Pediatric Surgery

Pediatric surgery requires a special touch from the hands of a team experienced in tending to the needs of a child. In addition to technical expertise and experience, two other elements are required for great results: compassion and tenderness. When it comes to pediatric surgery, it's more than just the patient who needs reassurance.

The pediatric surgical staff at PeaceHealth Sacred Heart Medical Center at RiverBend understand these needs and caters to every pediatric patient for a variety of procedures. More common among them are:

Appendectomy

Removing the appendix traditionally or laparoscopically is the most common treatment for appendicitis. Surgery is used to remove the appendix before it ruptures.

Appendicitis is the inflammation and infection of the appendix, which is a part of the large intestine. The inflammation can cause moderate to intense abdominal pain.

Bowel Resection

A resection is the surgical removal of unhealthy tissue in the digestive system. It can also be used to remove tumors in the same area. This procedure is done traditionally or laparoscopically.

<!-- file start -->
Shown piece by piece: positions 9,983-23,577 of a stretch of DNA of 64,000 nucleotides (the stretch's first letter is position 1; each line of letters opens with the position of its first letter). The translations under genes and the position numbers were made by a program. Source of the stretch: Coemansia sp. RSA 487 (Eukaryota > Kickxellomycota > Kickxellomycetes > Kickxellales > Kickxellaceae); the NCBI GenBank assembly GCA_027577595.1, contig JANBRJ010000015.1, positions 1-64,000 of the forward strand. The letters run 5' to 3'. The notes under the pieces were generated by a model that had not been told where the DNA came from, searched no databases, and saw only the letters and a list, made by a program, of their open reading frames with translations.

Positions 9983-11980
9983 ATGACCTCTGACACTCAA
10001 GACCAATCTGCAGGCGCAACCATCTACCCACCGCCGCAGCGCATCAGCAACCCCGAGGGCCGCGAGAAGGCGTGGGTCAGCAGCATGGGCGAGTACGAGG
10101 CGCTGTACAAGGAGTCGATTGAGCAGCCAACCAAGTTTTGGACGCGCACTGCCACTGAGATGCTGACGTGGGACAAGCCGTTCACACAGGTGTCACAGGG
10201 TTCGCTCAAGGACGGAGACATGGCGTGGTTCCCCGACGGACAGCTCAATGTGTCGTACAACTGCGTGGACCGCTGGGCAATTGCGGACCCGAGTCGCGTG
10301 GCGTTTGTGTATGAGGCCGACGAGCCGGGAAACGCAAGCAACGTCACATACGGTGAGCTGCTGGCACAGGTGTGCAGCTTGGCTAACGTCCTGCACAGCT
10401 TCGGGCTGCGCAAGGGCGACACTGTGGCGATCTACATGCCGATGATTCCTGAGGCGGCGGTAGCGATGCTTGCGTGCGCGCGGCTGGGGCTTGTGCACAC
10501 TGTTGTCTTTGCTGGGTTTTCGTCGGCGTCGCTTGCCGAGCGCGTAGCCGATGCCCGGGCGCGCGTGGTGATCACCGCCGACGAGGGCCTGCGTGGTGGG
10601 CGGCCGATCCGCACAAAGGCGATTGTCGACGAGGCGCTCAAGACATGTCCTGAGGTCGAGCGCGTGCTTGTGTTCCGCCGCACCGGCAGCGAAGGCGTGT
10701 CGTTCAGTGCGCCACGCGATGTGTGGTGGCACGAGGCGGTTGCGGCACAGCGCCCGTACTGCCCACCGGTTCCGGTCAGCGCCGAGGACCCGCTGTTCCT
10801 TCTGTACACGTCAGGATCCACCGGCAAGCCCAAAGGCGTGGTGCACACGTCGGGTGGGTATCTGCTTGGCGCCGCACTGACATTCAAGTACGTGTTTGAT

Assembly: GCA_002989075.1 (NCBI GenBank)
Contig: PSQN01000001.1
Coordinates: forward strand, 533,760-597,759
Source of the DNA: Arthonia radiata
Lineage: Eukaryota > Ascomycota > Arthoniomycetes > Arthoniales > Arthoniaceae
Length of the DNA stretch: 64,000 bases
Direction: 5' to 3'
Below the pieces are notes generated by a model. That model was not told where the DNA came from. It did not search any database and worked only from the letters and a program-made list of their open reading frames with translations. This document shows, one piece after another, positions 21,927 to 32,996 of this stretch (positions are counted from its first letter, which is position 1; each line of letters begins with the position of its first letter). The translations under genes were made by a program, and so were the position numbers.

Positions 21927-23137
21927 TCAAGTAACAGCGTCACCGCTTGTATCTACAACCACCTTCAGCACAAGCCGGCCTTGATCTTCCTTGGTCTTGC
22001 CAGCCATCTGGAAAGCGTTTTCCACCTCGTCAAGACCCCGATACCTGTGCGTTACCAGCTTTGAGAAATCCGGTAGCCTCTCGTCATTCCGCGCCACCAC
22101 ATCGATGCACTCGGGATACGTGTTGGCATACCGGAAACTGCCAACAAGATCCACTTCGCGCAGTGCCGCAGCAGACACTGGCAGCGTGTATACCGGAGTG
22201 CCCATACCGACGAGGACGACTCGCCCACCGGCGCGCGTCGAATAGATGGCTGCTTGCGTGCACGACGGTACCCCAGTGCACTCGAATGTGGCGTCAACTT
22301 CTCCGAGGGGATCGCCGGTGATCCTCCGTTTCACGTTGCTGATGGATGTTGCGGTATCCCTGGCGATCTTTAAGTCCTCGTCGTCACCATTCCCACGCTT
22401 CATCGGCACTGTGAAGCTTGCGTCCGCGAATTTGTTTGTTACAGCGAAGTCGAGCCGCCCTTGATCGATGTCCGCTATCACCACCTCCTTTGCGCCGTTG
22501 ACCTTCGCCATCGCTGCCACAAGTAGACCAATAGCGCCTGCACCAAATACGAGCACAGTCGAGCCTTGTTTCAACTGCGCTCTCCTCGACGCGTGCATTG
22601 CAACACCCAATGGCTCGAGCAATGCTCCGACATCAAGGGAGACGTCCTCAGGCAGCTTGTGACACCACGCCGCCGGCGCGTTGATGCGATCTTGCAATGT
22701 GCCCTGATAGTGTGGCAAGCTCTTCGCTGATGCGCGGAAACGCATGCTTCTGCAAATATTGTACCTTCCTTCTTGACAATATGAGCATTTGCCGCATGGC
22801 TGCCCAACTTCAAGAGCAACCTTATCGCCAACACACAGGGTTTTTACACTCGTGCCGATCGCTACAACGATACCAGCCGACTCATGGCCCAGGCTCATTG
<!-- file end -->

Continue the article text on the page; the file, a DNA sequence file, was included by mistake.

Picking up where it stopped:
The risks associated with a bowel resection are infections, bleeding and the formation of scar tissue.

Inguinal Hernia Repair

Inguinal hernia surgery corrects hernias formed when portions of the bowel push into the inguinal canal. This is often due to muscles in the stomach not fully forming before birth.

Inguinal hernias can occur soon after birth or years later. They often form a bulge in the groin or scrotum, which can cause pain or a burning sensation.

Learn more about Inguinal Hernia Repair surgery.

Rectal Biopsies

This procedure is used as a test for different pediatric diseases, including Hirschsprung’s disease. Hirschsprung’s disease is found in the nerve cells of the large intestine of newborns, and it affects a baby’s ability to pass stool.

Read more about Hisrchsprung’s Disease.

Umbilical Hernia Repair

Umbilical hernia surgery corrects the formation of a hernia bulge around the belly button. Surgery isn’t a necessity with all umbilical hernias as they can often heal on their own. This form of hernia occurs when a baby’s umbilical ring doesn’t seal completely before birth.

Symptoms include soft bulges near the belly button that can appear infected. Children with umbilical hernias may experience vomiting as well.

Dr. Garret Zallen discusses his approach to pediatric surgery

 

Meet pediatric surgeon Kimberly Ruscher, MD